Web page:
Thursday, May 22, 2014

Review (Part 3 of 8)

B.  Humanity.

One topic that troubled my soul was Walton's take on man - on humanity. With relatively scant attention given, he proposes that man was not specially formed originally; that man was little different than any other beast of the earth. Over time, this creature evolved, and then one week God made everything "functional." Before that, "pre-man," I would call him - with this body that was "fearfully and wonderfully made" (or maybe it wasn't yet), with a mind that surely was no different materially before Genesis 1 - was just perhaps a "prehuman hominid" evolving. That did not set well at all with my spirit, especially considering all the other passages of Scripture that deal with us, our bodies, our being, and how we were originally fashioned in the image of God. "So God created man in his own image, in the image of God he created him; male and female he created them" (Gen.1:27).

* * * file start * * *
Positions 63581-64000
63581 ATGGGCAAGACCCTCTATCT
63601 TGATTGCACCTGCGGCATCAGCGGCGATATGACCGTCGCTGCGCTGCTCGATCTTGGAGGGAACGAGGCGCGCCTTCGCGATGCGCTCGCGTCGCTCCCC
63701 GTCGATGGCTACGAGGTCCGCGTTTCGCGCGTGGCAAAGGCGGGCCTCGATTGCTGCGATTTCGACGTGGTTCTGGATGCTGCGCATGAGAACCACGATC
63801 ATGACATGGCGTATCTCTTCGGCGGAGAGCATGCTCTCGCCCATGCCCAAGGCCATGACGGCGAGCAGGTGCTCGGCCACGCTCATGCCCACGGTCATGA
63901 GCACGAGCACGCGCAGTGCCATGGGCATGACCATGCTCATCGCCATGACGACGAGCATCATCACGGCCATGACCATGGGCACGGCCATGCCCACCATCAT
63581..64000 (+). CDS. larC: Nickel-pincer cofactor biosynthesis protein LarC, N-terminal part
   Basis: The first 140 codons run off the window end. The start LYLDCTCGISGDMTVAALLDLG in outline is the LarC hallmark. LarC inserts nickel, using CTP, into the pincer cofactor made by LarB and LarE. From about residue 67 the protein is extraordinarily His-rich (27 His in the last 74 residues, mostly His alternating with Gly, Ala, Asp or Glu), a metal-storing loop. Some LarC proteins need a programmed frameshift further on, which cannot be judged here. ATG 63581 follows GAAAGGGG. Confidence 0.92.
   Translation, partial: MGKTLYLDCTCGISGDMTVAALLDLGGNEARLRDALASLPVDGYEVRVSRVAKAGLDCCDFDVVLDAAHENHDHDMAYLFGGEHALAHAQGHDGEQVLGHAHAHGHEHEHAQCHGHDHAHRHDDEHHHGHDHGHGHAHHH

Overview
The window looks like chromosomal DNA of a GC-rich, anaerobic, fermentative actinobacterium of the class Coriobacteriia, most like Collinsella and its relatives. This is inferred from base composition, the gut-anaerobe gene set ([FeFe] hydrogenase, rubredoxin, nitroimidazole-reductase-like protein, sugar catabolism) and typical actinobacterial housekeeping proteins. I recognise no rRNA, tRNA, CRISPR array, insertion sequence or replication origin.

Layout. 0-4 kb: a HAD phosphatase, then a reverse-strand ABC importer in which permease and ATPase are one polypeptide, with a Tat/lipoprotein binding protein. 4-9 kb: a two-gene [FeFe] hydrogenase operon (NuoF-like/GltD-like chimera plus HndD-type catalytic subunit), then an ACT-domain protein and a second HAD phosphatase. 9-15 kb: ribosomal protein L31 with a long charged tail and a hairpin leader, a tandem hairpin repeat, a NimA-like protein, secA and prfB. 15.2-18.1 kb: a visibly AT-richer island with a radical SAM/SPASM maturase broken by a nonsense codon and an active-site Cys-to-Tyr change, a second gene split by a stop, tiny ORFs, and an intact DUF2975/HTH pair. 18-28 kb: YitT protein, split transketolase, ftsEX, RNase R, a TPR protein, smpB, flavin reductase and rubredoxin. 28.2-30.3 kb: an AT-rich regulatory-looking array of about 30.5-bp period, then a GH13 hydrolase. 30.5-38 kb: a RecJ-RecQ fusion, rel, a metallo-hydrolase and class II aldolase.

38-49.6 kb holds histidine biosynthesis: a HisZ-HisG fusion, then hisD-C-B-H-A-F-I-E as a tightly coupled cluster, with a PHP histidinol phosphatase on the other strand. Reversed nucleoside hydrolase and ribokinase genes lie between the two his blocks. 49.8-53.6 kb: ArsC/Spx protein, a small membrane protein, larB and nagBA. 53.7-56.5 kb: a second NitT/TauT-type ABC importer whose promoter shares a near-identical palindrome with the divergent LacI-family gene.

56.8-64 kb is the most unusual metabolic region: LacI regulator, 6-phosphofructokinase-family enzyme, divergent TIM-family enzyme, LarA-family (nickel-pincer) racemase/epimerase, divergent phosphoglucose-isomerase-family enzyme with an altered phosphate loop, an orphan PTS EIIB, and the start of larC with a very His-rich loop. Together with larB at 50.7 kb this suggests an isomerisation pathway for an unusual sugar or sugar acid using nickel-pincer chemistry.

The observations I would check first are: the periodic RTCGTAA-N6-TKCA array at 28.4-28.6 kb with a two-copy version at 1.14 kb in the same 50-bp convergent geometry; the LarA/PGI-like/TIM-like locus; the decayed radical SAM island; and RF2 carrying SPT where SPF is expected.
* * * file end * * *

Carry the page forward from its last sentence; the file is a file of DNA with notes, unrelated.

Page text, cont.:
Please contemplate the consequences of such claims, and some of the unanswerable questions such propositions raise. Considering God and His justice that He loves, how could He justly judge Adam and Eve, but yet their parents or siblings or neighbors were not "assessed morally" (p.168)? Is God not eternally just? So were our pre-Genesis 1 ancestral creatures without souls? If so, how did Adam and Eve relate to these beings? Would Adam share what God had done for them? Why are these others not mentioned in the Scriptures? Though Walton never states his position clearly, doesn't his view logically demand that Adam and Eve were not historical individuals? Consider the ramifications of affirming such teaching, for much Christian doctrine crumbles if Adam and Eve were not the first two created human beings and/or they never truly existed as individuals. Maybe that is the hope of some?

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